I took an Intro to Product Management course about 2 weeks ago, and, as part of the required exercise for the course, I am to pen a blog post about my journey into Product Management. This might end up being a long, winding, essay. Brew some tea.
I have, in the last few months, been fiercely contemplative about the future of my work. I suppose I have always maintained a kind of persistent contemplation about what I do and how much it matters in the world. It quickly became my goal, when I was a boy, to study and train to be an engineer. The other options – Astronaut, CIA Operative, Genetic Engineer, etc – didn’t seem plausible back then, as they never got listed in the JAMB brochure. It didn’t take very long to opt for Electrical & Electronics Engineering.
I work as a writer in technology now. Nearly a decade after my engineering degree and not more than a year of industry work logged in since, I have been on a tangential path, doing work in fields where my degree isn’t a prerequisite. Traditional engineering and I fell out of love in 2014. Since then, I have worked as a Content Marketing and Growth professional in 3 tech companies and immersed myself in the developer ecosystem on the continent.
My interest in Product Management came from a most unlikely place: Kanye’s The Breakfast Club interview from 2013. Kanye had just released the Yeezus album and he had performed at a concert the night before the interview. Charlamagne The God’s relentless jabs at him for putting out an album he considered subpar didn’t seem to faze Ye beyond the trademark passive-aggressive grin. He seemed more inclined to talk about his then-nascent clothing and shoe brands. In an interview replete with full-blown egomania and a stern rebuke of corporations, Kanye announced at some point that he is the “Tupac of Products”. He was transitioning from being a rap superstar to being a product design superstar, too. It’s weird the things that move me. I didn’t even really listen to rap music until a few years ago. I first saw that interview in 2015 when someone tweeted it onto my timeline.
I saw it again 2 months ago.
The Technology Products team at Andela Nigeria sits on my floor, right across the aisle from my team’s table. I’d spoken to Desiree Craig, a PM on the team a few times about my interest in the field, and she was ever so eager to offer me the support I needed to kickstart the journey whenever I was ready. I finally decided I was ready last week and asked her to send me a blueprint of sorts on how to start. She sent me the link to this Udemy course on Intro to PM two weeks ago, which I promptly took and completed. My friend Omorogbe Usuomon, on learning that I had taken an interest in being a PM sent me this fine PM resource put together by the folks over at Team Infinity. It is like a Product Marketing handbook of sorts and really helps in clarifying some of the foundational concepts.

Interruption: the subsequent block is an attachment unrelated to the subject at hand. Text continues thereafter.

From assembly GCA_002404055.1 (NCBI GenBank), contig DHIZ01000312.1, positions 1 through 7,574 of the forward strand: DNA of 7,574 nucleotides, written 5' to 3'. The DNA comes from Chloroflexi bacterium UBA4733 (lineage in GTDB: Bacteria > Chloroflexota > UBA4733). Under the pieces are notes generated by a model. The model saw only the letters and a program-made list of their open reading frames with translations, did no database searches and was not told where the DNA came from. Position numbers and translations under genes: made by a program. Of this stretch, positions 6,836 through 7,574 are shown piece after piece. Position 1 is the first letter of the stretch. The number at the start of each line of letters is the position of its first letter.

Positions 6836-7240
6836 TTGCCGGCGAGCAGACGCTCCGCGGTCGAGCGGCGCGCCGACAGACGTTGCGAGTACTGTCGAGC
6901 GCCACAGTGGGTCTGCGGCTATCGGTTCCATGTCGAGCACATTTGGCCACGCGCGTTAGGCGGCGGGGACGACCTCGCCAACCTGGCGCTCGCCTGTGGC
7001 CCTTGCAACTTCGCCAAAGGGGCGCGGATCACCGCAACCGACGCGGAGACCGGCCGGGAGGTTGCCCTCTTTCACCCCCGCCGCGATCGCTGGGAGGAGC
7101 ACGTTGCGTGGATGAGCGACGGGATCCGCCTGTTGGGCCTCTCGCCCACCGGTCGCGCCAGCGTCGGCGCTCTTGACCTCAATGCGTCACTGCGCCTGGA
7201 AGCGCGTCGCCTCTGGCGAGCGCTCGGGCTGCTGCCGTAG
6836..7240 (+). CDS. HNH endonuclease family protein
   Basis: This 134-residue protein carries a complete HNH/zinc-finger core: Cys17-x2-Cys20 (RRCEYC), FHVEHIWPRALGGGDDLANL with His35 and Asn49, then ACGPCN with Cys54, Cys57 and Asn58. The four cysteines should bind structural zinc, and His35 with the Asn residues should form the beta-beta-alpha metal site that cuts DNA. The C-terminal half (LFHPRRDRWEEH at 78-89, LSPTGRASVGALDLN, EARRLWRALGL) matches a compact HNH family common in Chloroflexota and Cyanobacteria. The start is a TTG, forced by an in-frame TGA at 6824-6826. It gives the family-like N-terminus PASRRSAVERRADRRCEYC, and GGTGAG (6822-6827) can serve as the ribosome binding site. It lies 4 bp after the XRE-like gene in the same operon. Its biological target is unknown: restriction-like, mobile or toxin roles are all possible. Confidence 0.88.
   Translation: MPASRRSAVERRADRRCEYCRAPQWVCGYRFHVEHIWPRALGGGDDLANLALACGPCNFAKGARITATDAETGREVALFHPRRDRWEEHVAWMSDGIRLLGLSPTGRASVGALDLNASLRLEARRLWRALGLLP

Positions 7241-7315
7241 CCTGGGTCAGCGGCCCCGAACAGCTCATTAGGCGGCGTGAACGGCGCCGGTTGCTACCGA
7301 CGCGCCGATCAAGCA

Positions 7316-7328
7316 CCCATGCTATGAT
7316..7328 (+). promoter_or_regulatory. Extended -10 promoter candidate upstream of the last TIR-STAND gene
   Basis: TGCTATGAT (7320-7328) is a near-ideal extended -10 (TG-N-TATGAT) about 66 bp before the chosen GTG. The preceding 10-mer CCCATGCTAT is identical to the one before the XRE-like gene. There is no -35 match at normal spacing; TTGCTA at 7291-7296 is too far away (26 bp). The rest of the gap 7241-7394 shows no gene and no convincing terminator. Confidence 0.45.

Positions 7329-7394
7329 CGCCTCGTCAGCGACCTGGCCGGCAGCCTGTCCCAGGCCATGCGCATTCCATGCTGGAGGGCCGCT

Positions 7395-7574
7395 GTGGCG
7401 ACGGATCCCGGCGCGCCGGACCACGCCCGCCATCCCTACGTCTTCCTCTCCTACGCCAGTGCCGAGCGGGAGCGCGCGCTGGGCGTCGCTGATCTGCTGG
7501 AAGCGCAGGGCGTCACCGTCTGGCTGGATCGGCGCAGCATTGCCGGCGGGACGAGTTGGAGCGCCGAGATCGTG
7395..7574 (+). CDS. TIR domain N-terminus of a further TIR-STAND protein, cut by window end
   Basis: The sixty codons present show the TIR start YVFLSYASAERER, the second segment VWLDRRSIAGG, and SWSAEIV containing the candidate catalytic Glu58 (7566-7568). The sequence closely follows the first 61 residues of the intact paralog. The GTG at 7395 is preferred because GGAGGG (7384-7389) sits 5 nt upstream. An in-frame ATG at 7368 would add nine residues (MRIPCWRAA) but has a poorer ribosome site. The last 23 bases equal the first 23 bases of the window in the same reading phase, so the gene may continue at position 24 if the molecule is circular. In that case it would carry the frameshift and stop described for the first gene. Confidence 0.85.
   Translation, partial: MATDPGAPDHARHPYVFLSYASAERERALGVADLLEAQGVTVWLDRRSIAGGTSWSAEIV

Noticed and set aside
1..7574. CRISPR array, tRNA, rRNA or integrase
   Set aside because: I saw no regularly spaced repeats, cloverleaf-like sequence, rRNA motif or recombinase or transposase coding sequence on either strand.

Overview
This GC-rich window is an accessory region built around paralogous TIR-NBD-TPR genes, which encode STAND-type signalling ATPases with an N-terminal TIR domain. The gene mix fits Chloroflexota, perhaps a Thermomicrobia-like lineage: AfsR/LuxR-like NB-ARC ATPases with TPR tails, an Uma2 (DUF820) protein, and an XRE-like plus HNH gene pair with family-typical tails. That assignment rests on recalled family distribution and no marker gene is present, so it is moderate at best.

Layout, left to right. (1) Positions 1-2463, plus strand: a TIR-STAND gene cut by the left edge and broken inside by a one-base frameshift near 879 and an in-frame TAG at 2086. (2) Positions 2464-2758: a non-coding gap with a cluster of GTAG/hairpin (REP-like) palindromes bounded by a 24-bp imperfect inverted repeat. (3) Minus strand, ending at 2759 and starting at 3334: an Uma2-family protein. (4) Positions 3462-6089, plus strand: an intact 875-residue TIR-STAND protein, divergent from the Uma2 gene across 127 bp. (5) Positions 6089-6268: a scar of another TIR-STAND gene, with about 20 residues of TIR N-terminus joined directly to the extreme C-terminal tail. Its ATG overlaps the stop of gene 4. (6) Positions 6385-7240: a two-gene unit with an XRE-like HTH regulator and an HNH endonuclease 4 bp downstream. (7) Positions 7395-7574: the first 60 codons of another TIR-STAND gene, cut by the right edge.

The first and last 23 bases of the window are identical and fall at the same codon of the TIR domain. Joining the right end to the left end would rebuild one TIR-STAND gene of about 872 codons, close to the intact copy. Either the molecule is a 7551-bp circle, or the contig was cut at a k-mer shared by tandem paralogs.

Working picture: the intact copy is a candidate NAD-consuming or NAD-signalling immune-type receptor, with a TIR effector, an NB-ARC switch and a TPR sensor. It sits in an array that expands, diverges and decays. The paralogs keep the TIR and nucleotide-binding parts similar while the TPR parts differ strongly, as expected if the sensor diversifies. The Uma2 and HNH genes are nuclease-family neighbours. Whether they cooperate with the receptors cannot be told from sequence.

Why The Fuss With Products
First off, this feels, to me, like my typical move to do something that diminishes the degree of separation between me and actual software development. Like how procrastinating on something important that you aren’t quite ready to take on always leads you to work on something else on your priority list that isn’t that thing. As long as I do not actually have to code, like. But I can see it really isn’t when I think about it a little bit.
My work has always been about products, as a matter of fact. I have been involved in the ideation, conceptualization, and marketing of several technology products and services. I just haven’t managed these products. The Udemy course made me realize that the processes and concepts of product management – at least the foundational ones – are rather familiar. Because if you’ve been involved at a relatively senior role tech startups, you’ll realize that they are, by design, essentially run as products.
In my mind, the only tech product that I have managed is forLoop Weekly. Well, I suppose you could call it a service, but it’s as good as products get. It is a consistent, efficient service that serves a purpose for the thousands of users using it. Having built something successful like that which will continue to be relevant without me directly involved, I am setting my sights on the next big thing. Or small but relevant thing.
I’ve been told I have just the right skill set to focus on Product Management, seeing as my content experience will come in handy with things like research, user stories, and case studies, etc. I have also been hunkering down on Microcopy and UX Writing over the last one year, and it seems everything fits in together somewhat.
All of this feels new and old at the same time. The new concepts have a veneer of familiarity about them, which I imagine will wear off by the time I get to the deep end. Maybe I will go on to work on things outside of tech eventually, but all products will be tech products before long anyway. I am eager to see where all of this leads. Over the coming weeks and months, I will be actively studying and seeking out opportunities to temp on Product teams & projects. Maybe I will happen on a fork in the road and go off on a tangent eventually, but I will stay on the road.